My 30 Year Old Beans

My beans are so old only a pressure cooker can make them tender.  Here are instructions for canning/bottling beans. 

Pressure Canning Legumes
Guidelines for healthy eating recommend 1/2 cup of beans five times a week. 
Winter is a good time to can beans and meat since the summer produce is all put up. 

Instructions for a 22 quart pressure canner


Pressure canner with inside rack--check to make sure the gasket is in good condition
7 quart clean canning jars, with no cracks or chips
Bands and new, unused lids, with no nicks
Clean towels
Large saucepan
Teakettle or pot for boiling water and ladle
Measuring teaspoon and cups
Wooden spoon or flat plastic spatula (not metal)

Lid lifter (optional)
Jar lifter (optional)
Dry beans-  Larger beans like kidney use 9 cups,  small beans like navy and red use 10 cups.  (There are about 7 oz in one cup of small beans.)

Preparing the beans

If necessary, wash and sort beans, picking out any rocks or dirt clumps.  Remove any soft, diseased or spotted beans. 

Soak the beans.  This hydrates them and releases the sugar (oligosaccharides) that causes gas.  Place beans in a large pot and cover the beans with water.  For one pound of beans you will need 6-8 cups of water.  (About 3 cups of water for one cup of beans.) Add salt if desired. Soak for 12-18 hours.  Drain the beans, discarding the water, and rinse beans well.   (My beans are so old I soak them 3 times and it helps control flatulence.)  Tip from Debbie Kent:  Soaking them in the fridge keeps them from souring. 

For a quick soak, cover the beans with water add salt if desired and boil for 2 minutes.  Cover with a lid.  Let stand one hour.  Drain and rinse beans.

 For this recipe, you may need to use 2 large pots putting half the beans in each and adding 4 quarts of water to each pot.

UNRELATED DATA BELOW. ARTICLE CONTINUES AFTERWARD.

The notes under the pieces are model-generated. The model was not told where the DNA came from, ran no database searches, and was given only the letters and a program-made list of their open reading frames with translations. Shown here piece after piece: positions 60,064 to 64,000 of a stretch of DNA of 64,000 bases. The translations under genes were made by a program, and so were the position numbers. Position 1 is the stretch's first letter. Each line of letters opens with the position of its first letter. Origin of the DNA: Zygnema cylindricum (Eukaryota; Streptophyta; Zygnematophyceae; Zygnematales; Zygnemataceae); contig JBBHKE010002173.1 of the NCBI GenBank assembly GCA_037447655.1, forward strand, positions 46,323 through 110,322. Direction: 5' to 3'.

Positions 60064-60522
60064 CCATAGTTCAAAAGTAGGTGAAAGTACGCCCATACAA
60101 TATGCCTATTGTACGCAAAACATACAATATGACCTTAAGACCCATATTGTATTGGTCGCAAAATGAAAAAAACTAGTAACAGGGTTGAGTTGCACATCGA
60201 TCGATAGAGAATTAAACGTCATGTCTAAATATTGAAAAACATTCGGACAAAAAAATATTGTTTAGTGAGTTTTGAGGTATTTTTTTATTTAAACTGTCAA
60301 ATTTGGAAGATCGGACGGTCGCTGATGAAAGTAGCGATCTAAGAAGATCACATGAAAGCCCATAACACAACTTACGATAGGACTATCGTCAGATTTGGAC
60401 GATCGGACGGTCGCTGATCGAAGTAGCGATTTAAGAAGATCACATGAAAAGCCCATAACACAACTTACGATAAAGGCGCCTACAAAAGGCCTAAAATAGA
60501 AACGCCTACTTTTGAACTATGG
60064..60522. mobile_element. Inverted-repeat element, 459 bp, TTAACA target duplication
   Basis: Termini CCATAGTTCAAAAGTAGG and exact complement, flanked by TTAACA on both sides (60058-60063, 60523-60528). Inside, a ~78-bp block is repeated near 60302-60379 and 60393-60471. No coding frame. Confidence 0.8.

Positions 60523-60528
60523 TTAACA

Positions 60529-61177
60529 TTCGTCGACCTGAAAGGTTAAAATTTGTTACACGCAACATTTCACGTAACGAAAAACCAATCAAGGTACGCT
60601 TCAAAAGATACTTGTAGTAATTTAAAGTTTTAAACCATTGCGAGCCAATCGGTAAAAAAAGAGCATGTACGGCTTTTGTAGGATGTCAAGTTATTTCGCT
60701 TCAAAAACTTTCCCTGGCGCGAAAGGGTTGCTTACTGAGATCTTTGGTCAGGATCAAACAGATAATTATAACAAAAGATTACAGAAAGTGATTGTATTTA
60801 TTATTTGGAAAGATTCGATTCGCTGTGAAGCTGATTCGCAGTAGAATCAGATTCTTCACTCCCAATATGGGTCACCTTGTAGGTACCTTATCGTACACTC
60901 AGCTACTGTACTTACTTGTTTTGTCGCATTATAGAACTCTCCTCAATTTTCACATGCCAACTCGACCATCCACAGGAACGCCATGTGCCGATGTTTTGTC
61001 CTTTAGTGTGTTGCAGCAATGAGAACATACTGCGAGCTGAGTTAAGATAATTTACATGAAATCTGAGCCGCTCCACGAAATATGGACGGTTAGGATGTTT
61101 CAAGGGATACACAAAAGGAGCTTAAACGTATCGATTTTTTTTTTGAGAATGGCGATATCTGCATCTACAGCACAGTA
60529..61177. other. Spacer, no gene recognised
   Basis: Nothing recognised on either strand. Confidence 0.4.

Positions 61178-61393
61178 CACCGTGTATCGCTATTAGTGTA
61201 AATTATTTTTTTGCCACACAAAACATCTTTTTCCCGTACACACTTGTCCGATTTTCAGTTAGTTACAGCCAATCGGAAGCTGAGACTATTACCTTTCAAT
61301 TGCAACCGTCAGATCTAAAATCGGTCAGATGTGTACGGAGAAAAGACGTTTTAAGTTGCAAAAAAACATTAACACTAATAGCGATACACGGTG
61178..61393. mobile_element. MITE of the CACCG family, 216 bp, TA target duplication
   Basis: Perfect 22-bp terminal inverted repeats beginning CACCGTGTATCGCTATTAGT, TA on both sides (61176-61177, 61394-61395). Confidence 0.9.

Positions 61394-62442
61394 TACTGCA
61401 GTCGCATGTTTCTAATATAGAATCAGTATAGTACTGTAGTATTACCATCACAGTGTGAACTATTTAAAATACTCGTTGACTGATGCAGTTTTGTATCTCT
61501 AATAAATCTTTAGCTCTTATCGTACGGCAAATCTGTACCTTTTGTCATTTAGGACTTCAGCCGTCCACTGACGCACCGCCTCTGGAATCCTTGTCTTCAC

A most sensible tactic involves a lengthy soaking, and was developed some years ago by the California Dry Bean Advisory Board. For each pound of dried beans, use ten or more cups of boiling water. Boil for two to three minutes, cover, and set the beans aside overnight. This initial boiling breaks down the cell membranes of the beans, releasing the oligosaccharides so they can dissolve into the soaking water. Just make sure you discard the soaking water!

Getting ready to pressure can

After the final rinse, rinse out the bean pot as well.  Place beans back in the pot and cover with fresh water.  Bring to a boil.  Simmer for 3-5 minutes.  (New recommendation is 30 mins. You can cold pack but not recommended.  Do not pack jars as tightly when cold packing.)  Turn off burner. 

Meanwhile, do all of the following:

Boil the lids and bands for 2 minutes and keep warm

Bring water to a boil in a pot or a teakettle.  (A completely full teakettle is just enough for this recipe.)  You will need about 2 1/2-3 quarts of water.

Place canning rack in canner and add 2 quarts of water.  If desired, add 1 T. vinegar or 1 t. cream of tartar to help prevent water stains in canner.  Place canner on stove and turn on burner on medium low.  The point is to warm up the water so the jars don’t crack when you put them in but not to boil away the water.  The water should just be kept warm. 

Warm the jars by placing in the sink and filling each one with very hot water. 

Filling the jars

Drain the hot beans.  Pour out the hot water in the jars.  Fill the jars with hot beans leaving one inch head space.  Place one teaspoon of salt in each jar.  Pour or ladle boiling water over the beans leaving one inch head space.  After filling jars with beans, release air bubbles by inserting a flat plastic (not metal) spatula or the handle of a wooden spoon between the food and the jar. Slowly turn the jar and move the spatula up and down to allow air bubbles to escape. Clean the jar rim (sealing surface) with a dampened paper towel. Place the lid, gasket down, onto the cleaned jar-sealing surface. Uncleaned jar-sealing surfaces may cause seal failures.  Fit the metal screw band over the flat lid.